2019 Rona Bailey lecture: Dean Parker – Two Tickets to Barbarism

In the 2019 Rona Bailey lecture held at the National Library of New Zealand, Dean Parker talked about growing up in Napier, what he learnt in London from Trotskyists and Irish republicans, joining the Socialist Unity Party back in New Zealand, the formation of the NZ Writers’ Guild and its affiliation to the Federation of Labour, and the politics of writing and the writing of politics.

The full text of the talk is available here.

Dean Parker is a New Zealand screenwriter, playwright, journalist and political commentator based in Auckland. Dean has worked as a writer for much of his life and been prominent in his union, the NZ Writer’s Guild.

His plays include ‘The Man That Lovelock Couldn’t Beat’, ‘Baghdad, Baby!’ and an adaptation of Nicky Hager’s expose ‘The Hollow Men’. Amongst his screenwork, he has won awards in New Zealand for tele-play ‘Share the Dream’ (starring Joel Tobeck), and co-writing successful big-screen comedy Came a ‘Hot Friday’, adapted from the novel by Ronald Hugh Morrieson.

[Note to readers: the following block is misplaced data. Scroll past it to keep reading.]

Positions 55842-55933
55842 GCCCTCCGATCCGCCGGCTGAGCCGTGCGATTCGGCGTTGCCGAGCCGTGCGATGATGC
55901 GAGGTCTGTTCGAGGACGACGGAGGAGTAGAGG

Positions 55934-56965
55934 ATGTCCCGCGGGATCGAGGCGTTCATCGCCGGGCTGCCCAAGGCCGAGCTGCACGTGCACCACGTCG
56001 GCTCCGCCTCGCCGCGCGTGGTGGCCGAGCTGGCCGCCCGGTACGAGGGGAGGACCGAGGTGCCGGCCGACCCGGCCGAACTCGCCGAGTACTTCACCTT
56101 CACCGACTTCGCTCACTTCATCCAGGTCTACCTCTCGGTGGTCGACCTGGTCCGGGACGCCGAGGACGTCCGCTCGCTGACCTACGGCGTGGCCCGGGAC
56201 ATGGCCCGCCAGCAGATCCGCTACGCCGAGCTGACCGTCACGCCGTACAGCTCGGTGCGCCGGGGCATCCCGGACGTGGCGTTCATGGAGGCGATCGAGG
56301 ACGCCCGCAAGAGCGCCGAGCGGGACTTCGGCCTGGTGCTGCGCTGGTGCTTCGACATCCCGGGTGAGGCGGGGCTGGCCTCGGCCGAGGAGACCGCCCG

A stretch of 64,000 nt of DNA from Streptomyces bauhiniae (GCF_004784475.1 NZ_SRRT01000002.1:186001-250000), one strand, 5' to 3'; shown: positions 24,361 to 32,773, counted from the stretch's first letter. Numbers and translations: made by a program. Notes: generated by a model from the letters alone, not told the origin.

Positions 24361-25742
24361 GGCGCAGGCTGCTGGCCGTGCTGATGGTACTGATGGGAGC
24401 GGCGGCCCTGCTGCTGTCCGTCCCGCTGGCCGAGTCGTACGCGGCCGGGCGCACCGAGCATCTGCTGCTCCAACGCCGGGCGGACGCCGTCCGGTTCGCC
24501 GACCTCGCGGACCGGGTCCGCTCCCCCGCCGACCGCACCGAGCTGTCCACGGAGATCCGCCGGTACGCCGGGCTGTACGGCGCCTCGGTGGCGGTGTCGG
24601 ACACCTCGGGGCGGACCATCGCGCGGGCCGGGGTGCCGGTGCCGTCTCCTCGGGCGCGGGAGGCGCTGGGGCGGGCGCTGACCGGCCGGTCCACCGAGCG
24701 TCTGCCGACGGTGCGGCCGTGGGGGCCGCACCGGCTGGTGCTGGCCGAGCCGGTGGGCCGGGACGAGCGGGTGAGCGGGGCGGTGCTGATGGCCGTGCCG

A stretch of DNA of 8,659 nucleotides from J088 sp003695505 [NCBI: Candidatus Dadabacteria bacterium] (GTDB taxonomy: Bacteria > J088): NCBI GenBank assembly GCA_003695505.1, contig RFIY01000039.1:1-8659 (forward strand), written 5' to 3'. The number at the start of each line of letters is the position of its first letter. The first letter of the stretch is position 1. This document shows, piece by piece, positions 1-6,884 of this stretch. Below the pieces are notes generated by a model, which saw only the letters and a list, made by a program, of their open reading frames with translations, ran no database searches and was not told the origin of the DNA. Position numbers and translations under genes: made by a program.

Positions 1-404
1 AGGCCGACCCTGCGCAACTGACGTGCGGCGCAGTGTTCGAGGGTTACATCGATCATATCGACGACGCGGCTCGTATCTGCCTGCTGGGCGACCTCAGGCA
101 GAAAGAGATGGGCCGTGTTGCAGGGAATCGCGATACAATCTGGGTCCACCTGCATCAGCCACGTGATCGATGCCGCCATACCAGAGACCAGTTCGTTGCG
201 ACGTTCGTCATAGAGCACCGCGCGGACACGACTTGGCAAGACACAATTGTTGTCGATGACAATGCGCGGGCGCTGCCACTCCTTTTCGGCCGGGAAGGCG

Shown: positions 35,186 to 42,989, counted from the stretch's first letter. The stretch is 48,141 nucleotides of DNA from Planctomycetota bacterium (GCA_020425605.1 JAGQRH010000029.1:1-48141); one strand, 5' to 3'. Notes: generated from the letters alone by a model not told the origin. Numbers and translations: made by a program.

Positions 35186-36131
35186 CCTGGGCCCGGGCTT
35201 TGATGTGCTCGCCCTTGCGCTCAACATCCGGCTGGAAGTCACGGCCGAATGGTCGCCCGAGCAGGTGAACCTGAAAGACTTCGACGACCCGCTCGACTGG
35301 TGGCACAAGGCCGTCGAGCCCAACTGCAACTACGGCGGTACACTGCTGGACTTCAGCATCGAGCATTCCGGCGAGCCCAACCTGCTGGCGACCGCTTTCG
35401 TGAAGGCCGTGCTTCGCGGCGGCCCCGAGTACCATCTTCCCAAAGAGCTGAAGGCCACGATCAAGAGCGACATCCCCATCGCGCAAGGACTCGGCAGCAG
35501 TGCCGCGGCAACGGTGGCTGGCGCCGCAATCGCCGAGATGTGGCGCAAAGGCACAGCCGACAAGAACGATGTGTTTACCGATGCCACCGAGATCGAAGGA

Parker also wrote Federation of Labour play ‘The Feds’ (with Rena Owen as Jock Barnes) and co-directed the documentary ‘Shattered Dreams’, alongside journalist Francis Wevers. The film examined industrial conflict in New Zealand in the years before the 1951 waterfront lockout.

‘Johnson’, Dean Parker’s first novel, was published in 2017. In this book Parker imagines the future of the protagonist of John Mulgan’s classic novel ‘Man Alone’. In October 2013 Parker was presented with a prestigious Laureate Award from the Arts Foundation.

Text on an orange background. The Labour History Project presents the 2019 Rona Bailey memorial Lecture. Dean Parker: Two Tickets to Barbarism 17 October 5.30pm The Auditorium National Library of New Zealand. Molesworth Street, Wellington, Koha entry, Refreshments provided, lhp.org.nz
Rona Bailey Lecture 2019 poster LHP Dean Parker

The Rona Bailey Memorial Lecture commemorates activist Rona Bailey (1914-2005) and is held every two years by the Labour History Project.

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